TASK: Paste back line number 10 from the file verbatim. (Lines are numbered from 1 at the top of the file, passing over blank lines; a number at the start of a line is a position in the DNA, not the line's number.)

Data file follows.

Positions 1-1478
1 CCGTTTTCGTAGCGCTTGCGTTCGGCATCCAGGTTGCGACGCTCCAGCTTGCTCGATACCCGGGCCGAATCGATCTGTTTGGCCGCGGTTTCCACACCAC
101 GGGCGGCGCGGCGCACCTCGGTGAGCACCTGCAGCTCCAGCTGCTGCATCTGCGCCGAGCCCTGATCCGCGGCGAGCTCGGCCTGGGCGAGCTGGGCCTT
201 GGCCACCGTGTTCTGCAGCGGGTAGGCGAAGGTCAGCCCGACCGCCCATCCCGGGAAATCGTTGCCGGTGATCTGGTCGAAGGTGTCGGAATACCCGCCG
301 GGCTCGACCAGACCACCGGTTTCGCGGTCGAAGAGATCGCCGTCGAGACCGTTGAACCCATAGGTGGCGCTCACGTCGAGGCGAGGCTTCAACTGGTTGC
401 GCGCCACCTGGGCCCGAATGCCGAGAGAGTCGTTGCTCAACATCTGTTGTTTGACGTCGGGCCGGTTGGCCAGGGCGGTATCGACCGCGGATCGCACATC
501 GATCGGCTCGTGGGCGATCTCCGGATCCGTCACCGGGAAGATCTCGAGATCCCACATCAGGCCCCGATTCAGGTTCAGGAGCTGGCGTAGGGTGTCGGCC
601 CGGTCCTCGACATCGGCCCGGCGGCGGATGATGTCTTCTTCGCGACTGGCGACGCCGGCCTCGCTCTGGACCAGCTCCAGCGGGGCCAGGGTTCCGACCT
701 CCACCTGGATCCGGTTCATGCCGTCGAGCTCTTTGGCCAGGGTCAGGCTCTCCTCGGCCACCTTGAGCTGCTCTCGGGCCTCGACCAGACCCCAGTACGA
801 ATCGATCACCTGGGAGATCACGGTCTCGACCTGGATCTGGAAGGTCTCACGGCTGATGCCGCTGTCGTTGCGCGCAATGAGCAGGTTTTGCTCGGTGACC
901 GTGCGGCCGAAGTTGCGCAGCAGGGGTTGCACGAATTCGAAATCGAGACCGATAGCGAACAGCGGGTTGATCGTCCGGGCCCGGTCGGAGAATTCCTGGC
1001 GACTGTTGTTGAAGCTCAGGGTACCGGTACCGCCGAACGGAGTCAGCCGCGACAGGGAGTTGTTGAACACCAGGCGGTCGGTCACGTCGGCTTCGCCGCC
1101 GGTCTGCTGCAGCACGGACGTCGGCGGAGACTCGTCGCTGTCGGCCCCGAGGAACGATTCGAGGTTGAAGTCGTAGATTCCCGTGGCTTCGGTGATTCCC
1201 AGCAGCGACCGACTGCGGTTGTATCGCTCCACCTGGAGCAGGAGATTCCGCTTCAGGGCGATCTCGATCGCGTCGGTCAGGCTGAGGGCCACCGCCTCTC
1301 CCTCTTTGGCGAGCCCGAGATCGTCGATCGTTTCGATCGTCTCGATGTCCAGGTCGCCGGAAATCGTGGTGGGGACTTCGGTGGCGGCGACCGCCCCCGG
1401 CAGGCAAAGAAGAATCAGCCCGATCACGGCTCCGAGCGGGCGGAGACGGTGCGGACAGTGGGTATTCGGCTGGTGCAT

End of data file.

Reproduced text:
801 ATCGATCACCTGGGAGATCACGGTCTCGACCTGGATCTGGAAGGTCTCACGGCTGATGCCGCTGTCGTTGCGCGCAATGAGCAGGTTTTGCTCGGTGACC